The energy efficiency potential of moving and fixed relays for vehicular users
Paper in proceedings, 2013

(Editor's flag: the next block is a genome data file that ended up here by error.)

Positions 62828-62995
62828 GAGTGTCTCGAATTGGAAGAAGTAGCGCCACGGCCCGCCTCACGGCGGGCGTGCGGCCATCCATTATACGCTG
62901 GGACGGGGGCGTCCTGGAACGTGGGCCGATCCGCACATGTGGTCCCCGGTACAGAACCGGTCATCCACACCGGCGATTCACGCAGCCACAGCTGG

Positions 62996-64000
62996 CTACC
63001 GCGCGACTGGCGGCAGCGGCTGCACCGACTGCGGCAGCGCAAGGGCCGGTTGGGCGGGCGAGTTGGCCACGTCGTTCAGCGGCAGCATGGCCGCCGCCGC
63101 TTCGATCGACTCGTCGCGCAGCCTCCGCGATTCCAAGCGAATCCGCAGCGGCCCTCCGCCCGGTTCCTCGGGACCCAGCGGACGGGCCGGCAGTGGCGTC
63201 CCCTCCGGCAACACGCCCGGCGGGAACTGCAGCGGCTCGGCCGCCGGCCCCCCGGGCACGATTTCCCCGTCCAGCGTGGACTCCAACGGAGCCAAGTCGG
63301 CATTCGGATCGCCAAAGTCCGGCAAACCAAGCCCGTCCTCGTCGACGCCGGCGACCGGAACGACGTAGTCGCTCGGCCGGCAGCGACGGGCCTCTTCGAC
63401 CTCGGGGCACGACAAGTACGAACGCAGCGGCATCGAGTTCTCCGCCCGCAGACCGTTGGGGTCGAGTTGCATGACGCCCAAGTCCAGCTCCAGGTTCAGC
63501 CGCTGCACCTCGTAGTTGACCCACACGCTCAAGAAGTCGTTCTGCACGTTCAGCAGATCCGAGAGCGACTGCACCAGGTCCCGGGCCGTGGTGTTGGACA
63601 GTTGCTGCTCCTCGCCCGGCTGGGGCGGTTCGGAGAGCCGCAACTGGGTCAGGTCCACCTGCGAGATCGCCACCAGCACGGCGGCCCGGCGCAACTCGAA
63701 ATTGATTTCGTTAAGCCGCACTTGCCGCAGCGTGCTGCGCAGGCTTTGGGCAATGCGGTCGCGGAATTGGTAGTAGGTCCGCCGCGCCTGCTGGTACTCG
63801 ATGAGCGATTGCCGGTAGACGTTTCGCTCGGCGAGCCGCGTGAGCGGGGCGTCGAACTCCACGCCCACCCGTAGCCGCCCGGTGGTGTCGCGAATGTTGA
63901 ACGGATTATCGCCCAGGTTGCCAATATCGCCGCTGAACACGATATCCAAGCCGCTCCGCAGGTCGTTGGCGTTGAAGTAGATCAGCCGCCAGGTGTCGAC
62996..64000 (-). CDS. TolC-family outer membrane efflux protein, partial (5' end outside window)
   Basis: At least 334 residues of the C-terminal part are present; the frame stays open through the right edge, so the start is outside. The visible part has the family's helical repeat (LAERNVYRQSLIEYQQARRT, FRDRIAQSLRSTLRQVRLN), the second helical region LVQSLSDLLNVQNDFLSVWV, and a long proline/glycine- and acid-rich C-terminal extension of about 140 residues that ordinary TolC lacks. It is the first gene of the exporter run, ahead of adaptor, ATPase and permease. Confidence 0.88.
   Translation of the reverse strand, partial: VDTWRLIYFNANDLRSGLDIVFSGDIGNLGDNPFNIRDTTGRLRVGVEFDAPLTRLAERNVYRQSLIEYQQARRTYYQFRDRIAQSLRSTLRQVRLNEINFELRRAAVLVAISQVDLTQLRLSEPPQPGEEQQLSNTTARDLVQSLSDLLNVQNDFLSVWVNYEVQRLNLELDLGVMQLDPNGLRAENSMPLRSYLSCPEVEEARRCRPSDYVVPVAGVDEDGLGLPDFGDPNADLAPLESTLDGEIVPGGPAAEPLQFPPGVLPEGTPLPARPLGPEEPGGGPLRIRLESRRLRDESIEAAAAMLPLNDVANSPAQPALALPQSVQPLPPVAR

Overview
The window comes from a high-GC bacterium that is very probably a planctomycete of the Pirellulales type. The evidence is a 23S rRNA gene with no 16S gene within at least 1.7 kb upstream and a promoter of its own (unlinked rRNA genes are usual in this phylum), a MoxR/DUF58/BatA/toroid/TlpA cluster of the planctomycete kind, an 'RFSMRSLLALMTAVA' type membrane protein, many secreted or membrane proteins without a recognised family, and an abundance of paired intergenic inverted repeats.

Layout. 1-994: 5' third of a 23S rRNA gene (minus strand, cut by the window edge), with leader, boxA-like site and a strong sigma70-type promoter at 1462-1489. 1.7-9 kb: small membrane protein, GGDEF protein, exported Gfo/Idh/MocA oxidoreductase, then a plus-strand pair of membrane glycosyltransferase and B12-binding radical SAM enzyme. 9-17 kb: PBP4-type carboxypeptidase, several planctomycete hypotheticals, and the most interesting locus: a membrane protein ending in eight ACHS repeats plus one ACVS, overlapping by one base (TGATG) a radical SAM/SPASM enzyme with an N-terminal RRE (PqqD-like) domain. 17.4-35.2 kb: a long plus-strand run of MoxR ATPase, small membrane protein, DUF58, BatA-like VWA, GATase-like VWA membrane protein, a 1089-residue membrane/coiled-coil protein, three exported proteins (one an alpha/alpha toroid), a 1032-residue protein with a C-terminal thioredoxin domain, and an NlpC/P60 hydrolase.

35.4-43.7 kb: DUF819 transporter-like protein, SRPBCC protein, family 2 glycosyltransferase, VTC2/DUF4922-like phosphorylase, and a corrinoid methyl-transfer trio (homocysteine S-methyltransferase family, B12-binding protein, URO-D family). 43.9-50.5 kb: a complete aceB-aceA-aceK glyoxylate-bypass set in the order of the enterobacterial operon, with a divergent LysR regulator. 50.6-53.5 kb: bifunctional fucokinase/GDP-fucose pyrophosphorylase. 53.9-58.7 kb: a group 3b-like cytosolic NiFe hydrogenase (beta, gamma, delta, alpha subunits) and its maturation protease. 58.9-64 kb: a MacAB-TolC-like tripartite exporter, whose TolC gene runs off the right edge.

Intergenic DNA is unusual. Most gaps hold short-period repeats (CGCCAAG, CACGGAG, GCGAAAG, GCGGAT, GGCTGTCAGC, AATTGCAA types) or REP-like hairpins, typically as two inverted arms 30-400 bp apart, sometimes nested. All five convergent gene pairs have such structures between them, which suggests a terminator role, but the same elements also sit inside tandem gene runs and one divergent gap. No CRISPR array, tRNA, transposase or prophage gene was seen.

In future wireless networks a significant number of wireless broadband users will be vehicular, i.e., they will be in public transportation vehicles like buses, trams or trains. In this paper, we show that the efficient use of relay nodes to serve vehicular users can greatly improve the energy efficiency of the network while maintaining the required quality-of-service (QoS). We consider vehicular users moving along a road within the coverage of a base station (BS). Communication can take place in a single-hop fashion (baseline case) or can be assisted by a single relay node (dual-hop), which can either be a fixed relay node (FRN) deployed at a specific position on the road or a moving relay node (MRN) mounted on top of the vehicle. We compare the required overall transmit energy for direct transmission, FRN and MRN assisted transmission in a noise limited system under Rayleigh fading while assuming an outage probability (OP) target. A lower bound is derived for the required energy of the FRN assisted transmission. It is shown that as the vehicular penetration loss (VPL) increases, both FRN and MRN assisted transmission can significantly lower the overall transmit energy compared to the conventional one-hop case. Moreover, transmission relying on an MRN outperforms the FRN assisted case when VPL is moderate to high.